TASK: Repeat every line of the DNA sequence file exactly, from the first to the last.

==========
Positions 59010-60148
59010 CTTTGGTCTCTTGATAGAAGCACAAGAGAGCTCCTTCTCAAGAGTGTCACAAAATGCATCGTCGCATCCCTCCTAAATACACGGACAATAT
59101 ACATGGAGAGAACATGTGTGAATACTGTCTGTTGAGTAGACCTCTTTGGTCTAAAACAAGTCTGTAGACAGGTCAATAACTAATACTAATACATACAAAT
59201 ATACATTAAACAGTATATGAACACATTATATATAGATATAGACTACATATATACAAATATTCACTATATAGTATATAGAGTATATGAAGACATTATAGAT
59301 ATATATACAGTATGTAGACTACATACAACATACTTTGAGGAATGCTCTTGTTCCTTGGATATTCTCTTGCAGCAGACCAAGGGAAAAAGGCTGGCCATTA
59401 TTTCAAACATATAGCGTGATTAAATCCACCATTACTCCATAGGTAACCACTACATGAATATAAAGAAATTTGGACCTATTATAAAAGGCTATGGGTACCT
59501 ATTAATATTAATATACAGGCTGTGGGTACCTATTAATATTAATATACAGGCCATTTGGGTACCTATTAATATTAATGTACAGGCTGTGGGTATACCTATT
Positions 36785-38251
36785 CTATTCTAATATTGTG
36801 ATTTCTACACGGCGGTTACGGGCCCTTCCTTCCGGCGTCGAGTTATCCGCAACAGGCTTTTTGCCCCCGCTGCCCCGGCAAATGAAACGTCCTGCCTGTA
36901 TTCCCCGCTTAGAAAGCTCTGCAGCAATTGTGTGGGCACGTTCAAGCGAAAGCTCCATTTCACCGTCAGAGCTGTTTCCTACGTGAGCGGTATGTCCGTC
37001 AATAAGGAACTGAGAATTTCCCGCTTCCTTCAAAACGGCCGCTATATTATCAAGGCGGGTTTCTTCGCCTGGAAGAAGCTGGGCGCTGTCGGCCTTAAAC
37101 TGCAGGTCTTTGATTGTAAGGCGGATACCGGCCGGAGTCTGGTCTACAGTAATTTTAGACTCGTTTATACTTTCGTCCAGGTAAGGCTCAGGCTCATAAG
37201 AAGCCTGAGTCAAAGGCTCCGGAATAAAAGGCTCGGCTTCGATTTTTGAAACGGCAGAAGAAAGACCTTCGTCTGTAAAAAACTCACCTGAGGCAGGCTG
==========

Positions 59010-60148
59010 CTTTGGTCTCTTGATAGAAGCACAAGAGAGCTCCTTCTCAAGAGTGTCACAAAATGCATCGTCGCATCCCTCCTAAATACACGGACAATAT
59101 ACATGGAGAGAACATGTGTGAATACTGTCTGTTGAGTAGACCTCTTTGGTCTAAAACAAGTCTGTAGACAGGTCAATAACTAATACTAATACATACAAAT
59201 ATACATTAAACAGTATATGAACACATTATATATAGATATAGACTACATATATACAAATATTCACTATATAGTATATAGAGTATATGAAGACATTATAGAT
59301 ATATATACAGTATGTAGACTACATACAACATACTTTGAGGAATGCTCTTGTTCCTTGGATATTCTCTTGCAGCAGACCAAGGGAAAAAGGCTGGCCATTA
59401 TTTCAAACATATAGCGTGATTAAATCCACCATTACTCCATAGGTAACCACTACATGAATATAAAGAAATTTGGACCTATTATAAAAGGCTATGGGTACCT
59501 ATTAATATTAATATACAGGCTGTGGGTACCTATTAATATTAATATACAGGCCATTTGGGTACCTATTAATATTAATGTACAGGCTGTGGGTATACCTATT
Positions 36785-38251
36785 CTATTCTAATATTGTG
36801 ATTTCTACACGGCGGTTACGGGCCCTTCCTTCCGGCGTCGAGTTATCCGCAACAGGCTTTTTGCCCCCGCTGCCCCGGCAAATGAAACGTCCTGCCTGTA
36901 TTCCCCGCTTAGAAAGCTCTGCAGCAATTGTGTGGGCACGTTCAAGCGAAAGCTCCATTTCACCGTCAGAGCTGTTTCCTACGTGAGCGGTATGTCCGTC
37001 AATAAGGAACTGAGAATTTCCCGCTTCCTTCAAAACGGCCGCTATATTATCAAGGCGGGTTTCTTCGCCTGGAAGAAGCTGGGCGCTGTCGGCCTTAAAC
37101 TGCAGGTCTTTGATTGTAAGGCGGATACCGGCCGGAGTCTGGTCTACAGTAATTTTAGACTCGTTTATACTTTCGTCCAGGTAAGGCTCAGGCTCATAAG
37201 AAGCCTGAGTCAAAGGCTCCGGAATAAAAGGCTCGGCTTCGATTTTTGAAACGGCAGAAGAAAGACCTTCGTCTGTAAAAAACTCACCTGAGGCAGGCTG